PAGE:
I have spent a lifetime trying to rid the world of violence against women, starting with the community I knew best – Chinatown, in my little corner of the country known as NYC. The women I met along the way– largely, but not exclusively, immigrants– had many hopes for their families (and sometimes for themselves), but way fewer options. They earned little in cash but a great deal more in resiliency as they navigated personal safety in and out of their homes, at work or school, and in public spaces – day in and day out.
Fast forward to two years ago, and particularly one year ago, where are we now? The lives of the six Asian American women cut short in Atlanta last March looked hauntingly familiar to the lives of immigrant Asian women 40 years ago. What has changed is that 40 years ago, no one batted an eye when Asian women were showing up in shelters and court systems fleeing violence at home or when they were sold into virtual bondage through a broken immigration system. Now, as a result of women’s organizing efforts over the past 40 years, we as a nation are finally recognizing that gender based violence in all its forms must end.
It’s not enough, but it’s a start. The violence kicked up during the pandemic against the Asian community, particularly against women, was not new, nor is it a temporary blip on the screen. Whether that violence is behind closed doors at home or on the streets, perpetrated by someone known or unknown, whether it just happened yesterday or years ago, whether it was one time or repeated, or whether they are targeted for being gender nonconforming – there are no “throw away” lives – our collective humanity is at stake.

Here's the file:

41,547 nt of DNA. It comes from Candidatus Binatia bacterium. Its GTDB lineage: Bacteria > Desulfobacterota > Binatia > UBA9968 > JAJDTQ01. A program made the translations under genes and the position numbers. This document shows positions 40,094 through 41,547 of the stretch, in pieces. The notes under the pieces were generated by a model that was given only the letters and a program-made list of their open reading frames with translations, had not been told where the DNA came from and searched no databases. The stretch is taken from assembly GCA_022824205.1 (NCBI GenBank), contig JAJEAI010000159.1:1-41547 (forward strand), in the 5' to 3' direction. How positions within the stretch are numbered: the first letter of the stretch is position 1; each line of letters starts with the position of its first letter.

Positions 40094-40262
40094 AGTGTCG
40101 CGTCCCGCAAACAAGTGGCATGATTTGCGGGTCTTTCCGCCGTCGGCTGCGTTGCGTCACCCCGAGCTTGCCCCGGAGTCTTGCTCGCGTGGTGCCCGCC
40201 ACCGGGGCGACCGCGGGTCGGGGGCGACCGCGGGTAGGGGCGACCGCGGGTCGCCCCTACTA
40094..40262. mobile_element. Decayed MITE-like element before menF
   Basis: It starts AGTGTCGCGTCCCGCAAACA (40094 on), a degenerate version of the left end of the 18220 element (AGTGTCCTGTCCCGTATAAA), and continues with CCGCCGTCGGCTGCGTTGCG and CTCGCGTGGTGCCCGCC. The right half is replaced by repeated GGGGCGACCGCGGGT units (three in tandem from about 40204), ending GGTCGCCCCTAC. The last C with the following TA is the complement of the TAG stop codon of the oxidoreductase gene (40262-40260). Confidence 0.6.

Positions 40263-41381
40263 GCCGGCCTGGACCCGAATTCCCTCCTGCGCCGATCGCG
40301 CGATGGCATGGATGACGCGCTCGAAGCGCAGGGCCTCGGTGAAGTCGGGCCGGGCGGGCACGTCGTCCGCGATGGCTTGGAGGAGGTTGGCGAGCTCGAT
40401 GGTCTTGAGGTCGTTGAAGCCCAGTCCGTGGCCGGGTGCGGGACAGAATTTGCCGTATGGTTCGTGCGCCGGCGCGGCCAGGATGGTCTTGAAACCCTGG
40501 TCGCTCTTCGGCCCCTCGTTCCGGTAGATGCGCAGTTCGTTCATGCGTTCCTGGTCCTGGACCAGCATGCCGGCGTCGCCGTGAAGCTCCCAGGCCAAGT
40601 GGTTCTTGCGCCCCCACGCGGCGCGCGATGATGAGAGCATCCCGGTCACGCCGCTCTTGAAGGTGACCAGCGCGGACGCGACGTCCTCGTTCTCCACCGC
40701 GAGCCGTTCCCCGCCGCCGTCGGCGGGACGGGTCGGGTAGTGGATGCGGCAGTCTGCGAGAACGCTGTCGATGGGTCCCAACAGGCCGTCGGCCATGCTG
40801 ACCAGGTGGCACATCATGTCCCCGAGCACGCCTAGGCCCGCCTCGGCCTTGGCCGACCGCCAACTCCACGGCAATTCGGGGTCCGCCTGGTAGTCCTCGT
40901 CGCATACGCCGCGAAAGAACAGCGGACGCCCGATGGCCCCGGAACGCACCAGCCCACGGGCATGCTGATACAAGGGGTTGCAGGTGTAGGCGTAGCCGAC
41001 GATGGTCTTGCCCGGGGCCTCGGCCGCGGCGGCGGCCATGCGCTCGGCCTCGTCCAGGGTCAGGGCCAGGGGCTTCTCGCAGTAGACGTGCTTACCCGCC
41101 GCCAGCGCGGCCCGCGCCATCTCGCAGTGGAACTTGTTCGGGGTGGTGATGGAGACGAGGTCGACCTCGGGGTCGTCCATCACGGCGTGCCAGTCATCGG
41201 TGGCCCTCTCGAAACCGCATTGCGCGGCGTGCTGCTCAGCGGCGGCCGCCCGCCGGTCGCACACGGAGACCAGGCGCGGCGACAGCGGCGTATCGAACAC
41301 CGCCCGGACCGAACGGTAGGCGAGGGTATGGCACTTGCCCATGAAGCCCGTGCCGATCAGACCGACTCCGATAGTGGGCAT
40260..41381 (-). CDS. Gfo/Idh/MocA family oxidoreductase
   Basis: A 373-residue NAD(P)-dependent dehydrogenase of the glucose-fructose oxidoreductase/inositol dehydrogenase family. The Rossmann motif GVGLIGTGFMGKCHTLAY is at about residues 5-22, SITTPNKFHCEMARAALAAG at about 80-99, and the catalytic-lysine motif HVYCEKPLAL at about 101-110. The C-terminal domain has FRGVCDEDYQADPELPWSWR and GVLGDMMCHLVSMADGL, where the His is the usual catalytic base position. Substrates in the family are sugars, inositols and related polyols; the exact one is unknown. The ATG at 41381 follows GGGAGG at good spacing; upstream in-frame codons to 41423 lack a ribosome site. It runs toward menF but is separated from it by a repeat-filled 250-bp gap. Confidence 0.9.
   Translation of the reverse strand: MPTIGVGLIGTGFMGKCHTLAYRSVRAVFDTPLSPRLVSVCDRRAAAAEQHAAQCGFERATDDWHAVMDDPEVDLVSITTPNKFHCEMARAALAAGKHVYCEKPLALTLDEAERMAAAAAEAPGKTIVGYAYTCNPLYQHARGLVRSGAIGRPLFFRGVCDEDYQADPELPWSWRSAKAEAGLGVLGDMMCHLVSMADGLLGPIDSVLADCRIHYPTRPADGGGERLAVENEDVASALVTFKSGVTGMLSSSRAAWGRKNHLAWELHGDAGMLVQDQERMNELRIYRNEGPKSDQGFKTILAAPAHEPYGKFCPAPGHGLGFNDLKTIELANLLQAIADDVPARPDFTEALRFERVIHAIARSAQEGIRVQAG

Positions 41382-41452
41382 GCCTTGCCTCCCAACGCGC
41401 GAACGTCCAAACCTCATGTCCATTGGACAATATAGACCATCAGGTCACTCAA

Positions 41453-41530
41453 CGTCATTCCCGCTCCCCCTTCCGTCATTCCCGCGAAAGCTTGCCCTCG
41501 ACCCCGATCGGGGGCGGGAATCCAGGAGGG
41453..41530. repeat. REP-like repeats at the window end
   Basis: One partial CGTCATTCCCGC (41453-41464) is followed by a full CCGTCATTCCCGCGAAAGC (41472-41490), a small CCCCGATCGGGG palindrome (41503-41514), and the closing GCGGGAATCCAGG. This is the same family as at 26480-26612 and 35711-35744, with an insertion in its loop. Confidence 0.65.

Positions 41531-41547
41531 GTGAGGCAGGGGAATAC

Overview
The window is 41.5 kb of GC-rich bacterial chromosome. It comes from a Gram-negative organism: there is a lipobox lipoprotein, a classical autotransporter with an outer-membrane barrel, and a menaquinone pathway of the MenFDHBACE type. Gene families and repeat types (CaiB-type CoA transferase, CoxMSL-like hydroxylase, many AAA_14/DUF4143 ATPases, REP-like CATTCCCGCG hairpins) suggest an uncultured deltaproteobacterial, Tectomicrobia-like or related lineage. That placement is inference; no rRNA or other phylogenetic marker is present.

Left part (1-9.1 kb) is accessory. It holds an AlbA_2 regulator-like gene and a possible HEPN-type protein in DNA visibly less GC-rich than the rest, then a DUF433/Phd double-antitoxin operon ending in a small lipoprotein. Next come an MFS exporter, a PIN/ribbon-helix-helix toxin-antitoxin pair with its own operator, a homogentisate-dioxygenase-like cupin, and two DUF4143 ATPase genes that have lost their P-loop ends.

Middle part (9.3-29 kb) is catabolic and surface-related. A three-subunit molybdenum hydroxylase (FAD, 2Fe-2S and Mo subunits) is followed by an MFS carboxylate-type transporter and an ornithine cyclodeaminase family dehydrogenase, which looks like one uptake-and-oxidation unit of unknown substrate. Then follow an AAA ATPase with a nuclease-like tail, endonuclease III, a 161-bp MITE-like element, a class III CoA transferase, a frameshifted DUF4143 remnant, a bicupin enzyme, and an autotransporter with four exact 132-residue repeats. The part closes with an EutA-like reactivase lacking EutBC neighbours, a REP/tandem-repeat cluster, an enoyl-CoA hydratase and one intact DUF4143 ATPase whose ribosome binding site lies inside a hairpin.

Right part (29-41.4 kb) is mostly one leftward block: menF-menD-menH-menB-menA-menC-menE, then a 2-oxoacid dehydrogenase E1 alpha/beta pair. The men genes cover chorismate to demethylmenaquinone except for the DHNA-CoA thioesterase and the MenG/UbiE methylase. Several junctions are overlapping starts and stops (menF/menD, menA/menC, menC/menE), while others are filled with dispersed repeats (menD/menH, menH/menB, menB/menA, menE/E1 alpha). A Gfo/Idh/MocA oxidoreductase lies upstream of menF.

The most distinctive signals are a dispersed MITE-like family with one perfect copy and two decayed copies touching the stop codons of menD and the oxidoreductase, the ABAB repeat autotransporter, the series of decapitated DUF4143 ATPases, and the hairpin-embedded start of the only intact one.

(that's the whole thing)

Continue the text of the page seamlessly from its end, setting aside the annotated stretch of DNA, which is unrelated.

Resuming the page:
When I started on this journey fresh out of college, there were no organizations to turn to within the community, and that is when I first learned about the philanthropic sector. I was thrilled to receive a very first grant of $750 (yes that is not a typo) from a small foundation called Astraea (now known as the Astraea Lesbian Foundation for Justice). And that made all the difference.
Back then, there were few dollars focused on women, even fewer prioritizing issues of violence, and even fewer still that were going to organizations led by and for women of color. And while philanthropy is slowly awakening to racial equity and justice, gender is hardly ever a consideration in those calculated strategies.
I have seen firsthand the outsized impact that small grants can make in the lives of individual women, nonprofit organizations, communities, and movements. And they largely came from smaller foundations with ears closer to the ground. Imagine where we would be if those smaller investments were right sized, delivered into the hands of women of color most directly impacted and those who are targeted for gender nonconformity? That is the question that philanthropy must answer to reach the tomorrow free from violence.